Dr. Ritchie, Director of the Dementia Care Collaborative, also engages in national research initiatives to improve dementia care, including those of the Society of Neuropalliative Care, where she serves on the Board; the Global Brain Health Institute; and Alzheimer’s Association International.
We support junior researchers who are conducting dementia research with mentorship and the opportunity to engage in our Dementia Care Collaborative programs. We are seeking funds to support training for geriatricians and palliative care physicians who want to improve memory care by conducting dementia research.
Research that is supported at Mass General Hospital
The CRESCENT Trial
The DCC has participated in the development of the CRESCENT Trial, recently funded by the National Institute on Aging IMPACT Collaboratory. The study, entitled “Implementation of the Care Ecosystem training model for individuals with dementia in a high risk, integrated care management program,” led by Dr. Brent Forester, seeks to adapt the effective Care Ecosystem Intervention (developed by Dr. Kate Possin, Sarah Dulaney, Dr. Christine Ritchie and others) to use by nurse care managers throughout the Mass General Brigham system. This study seeks to skill-up nurses in dementia care and caregiver support so that they can provide the best possible care to persons living with dementia and their caregivers.
The Impact Collaboratory
The IMbedded Pragmatic Alzheimer’s disease (AD) and AD Related Dementias (AD/ADRD) Clinical Trials (IMPACT) Collaboratory is a newly funded NIA-funded initiative that “seeks to build the nation’s capacity to conduct pragmatic clinical trials of interventions embedded within health care systems for people living with dementia and their care partners.” DCC Director Dr. Christine Ritchie serves on the IMPACT Collaboratory Steering Committee and as a member of the Patient and Caregiver Relevant Outcomes Core.
Increasing the Quality of Care of Persons Living with Dementia at Home
Dr. Ritchie’s research focuses on improving care for persons living with dementia at home. Her work, in collaboration with colleagues and mentees, has shown that dementia becomes increasingly invisible to health care practices and systems as persons living with dementia’s functional status declines. Their caregivers become increasingly isolated, often with little recourse for support other than the emergency room. To date, the preponderance of literature on persons with dementia emanates from studies conducted in nursing homes. Dr. Ritchie and her colleagues have been engaging in quantitative and qualitative studies, along with clinical trials to both better understand the advanced illness needs of community-dwelling persons with dementia and their care partners and what care delivery models improve their outcomes. Manuscripts reflective of this work include:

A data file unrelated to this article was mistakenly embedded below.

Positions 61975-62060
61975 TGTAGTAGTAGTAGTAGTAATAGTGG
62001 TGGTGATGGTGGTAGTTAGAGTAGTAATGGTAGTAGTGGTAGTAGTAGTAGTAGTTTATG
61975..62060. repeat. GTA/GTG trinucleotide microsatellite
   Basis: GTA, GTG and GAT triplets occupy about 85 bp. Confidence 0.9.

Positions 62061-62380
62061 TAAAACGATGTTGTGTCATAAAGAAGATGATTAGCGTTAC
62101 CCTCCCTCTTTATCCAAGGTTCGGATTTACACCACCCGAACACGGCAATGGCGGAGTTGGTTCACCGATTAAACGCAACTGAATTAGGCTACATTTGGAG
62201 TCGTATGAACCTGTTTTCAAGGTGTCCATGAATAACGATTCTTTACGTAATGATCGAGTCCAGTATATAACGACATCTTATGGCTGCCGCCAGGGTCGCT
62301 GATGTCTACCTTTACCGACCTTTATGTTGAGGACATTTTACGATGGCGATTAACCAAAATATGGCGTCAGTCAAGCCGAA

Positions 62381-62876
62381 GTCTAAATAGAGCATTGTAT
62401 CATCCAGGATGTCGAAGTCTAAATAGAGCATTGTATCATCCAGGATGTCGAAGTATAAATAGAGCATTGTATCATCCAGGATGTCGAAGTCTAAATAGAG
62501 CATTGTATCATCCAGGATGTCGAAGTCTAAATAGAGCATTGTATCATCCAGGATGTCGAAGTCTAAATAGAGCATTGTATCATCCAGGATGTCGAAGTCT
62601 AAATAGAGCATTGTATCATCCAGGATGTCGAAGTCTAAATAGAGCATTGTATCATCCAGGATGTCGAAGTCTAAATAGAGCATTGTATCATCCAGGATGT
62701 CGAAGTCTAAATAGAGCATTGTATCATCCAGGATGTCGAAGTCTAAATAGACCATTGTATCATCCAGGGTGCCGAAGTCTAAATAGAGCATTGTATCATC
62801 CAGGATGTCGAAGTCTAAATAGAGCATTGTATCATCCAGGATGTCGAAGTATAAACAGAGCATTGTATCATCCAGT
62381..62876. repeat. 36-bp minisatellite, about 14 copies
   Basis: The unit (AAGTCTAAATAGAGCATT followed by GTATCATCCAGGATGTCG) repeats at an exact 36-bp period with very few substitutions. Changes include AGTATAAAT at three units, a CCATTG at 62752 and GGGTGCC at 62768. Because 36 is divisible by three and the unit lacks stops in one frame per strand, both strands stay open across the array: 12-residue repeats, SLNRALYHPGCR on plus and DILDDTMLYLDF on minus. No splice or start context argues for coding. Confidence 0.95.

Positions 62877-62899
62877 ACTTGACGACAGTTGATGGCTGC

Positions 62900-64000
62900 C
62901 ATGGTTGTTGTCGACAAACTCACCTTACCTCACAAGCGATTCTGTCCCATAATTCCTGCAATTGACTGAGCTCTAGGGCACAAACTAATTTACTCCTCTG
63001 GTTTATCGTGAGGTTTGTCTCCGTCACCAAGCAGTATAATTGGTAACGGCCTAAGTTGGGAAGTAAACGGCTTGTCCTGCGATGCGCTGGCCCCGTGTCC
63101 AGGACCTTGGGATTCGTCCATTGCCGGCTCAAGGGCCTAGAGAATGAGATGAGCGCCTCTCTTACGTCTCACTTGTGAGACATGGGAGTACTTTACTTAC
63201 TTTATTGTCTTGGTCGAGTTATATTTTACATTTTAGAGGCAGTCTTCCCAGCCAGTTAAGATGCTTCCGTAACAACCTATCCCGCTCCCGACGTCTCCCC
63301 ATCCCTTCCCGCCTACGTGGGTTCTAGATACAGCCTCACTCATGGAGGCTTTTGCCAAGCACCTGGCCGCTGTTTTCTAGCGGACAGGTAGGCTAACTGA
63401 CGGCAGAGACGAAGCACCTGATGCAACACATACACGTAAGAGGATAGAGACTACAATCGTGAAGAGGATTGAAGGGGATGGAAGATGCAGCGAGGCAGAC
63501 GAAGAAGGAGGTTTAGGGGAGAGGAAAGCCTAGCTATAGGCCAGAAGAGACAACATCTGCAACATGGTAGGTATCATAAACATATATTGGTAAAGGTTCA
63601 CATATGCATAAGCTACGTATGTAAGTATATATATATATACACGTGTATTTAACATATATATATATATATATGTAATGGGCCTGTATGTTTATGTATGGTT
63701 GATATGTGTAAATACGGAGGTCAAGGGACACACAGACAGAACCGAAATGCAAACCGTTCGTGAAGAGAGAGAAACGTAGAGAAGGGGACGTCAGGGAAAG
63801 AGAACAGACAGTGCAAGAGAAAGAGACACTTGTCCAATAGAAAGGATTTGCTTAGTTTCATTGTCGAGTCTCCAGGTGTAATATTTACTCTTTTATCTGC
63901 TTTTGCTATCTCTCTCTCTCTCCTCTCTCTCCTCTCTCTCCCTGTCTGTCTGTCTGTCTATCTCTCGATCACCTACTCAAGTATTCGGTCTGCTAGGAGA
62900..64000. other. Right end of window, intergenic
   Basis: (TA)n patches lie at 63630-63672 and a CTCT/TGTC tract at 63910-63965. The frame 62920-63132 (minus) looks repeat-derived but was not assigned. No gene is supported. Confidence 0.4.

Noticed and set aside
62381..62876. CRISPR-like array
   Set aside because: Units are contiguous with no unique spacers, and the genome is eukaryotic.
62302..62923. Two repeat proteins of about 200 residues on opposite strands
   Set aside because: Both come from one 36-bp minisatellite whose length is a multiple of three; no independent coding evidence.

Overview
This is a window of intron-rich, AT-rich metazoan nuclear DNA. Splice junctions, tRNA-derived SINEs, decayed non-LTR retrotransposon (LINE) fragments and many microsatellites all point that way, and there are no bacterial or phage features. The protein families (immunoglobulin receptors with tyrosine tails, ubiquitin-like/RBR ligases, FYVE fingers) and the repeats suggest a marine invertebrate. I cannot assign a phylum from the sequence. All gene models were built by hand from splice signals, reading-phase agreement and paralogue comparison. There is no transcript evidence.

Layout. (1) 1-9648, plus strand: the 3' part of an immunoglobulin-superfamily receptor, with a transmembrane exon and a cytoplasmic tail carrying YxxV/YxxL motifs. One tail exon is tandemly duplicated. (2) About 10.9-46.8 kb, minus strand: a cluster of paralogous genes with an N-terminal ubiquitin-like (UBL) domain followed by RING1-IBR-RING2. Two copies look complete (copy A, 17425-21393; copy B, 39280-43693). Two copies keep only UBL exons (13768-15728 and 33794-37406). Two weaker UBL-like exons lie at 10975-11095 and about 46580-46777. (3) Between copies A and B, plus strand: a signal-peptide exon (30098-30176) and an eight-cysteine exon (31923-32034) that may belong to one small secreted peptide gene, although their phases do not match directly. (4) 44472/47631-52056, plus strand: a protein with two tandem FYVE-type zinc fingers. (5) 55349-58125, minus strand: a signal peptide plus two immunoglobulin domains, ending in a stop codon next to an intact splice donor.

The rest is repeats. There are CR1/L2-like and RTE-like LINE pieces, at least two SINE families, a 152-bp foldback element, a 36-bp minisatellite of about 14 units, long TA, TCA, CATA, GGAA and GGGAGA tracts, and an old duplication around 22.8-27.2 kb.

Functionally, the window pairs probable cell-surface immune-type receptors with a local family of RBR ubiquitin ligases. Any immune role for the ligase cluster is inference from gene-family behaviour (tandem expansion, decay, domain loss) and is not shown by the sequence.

a. Harrison KL, Bull JH, Garrett SB, Bonsignore L, Bice T, Hanson LC, Ritchie CS. Community-Based Palliative Care Consultations: Comparing Dementia to Nondementia Serious Illnesses. J Palliat Med. 2020;10.1089/jpm.2019.0250.. PMID: 31971857
b. Hunt LJ, Ritchie CS, Cataldo JK, Patel K, Stephens CE, Smith AK. Pain and Emergency Department Use in the Last Month of Life Among Older Adults with Dementia. J Pain Symptom Manage. 2018 Dec;56(6):871-877.e7 PMID: 30223013
c. Harrison KL, Ritchie CS, Patel K, Hunt LJ, Covinsky KE, Yaffe K, Smith AK. Care Settings and Clinical Characteristics of Older Adults with Moderately Severe Dementia. J Am Geriatr Soc. 2019 Sep;67(9):1907-1912. doi: 10.1111/jgs.16054. Epub 2019 Aug 7. PMID:31389002
d. Possin KL, Merrilees JJ, Dulaney S, Bonasera SJ, Chiong W, Lee K, Hooper SM, Allen IE, Braley T, Bernstein A, Rosa TD, Harrison K, Begert-Hellings H, Kornak J, Kahn JG, Naasan G, Lanata S, Clark AM, Chodos A, Gearhart R, Ritchie C, Miller BL. Effect of Collaborative Dementia Care via Telephone and Internet on Quality of Life, Caregiver Well-being, and Health Care Use: The Care Ecosystem Randomized Clinical Trial. JAMA Intern Med. 2019 Sep 30;179(12):1658-1667 PMID: 31566651.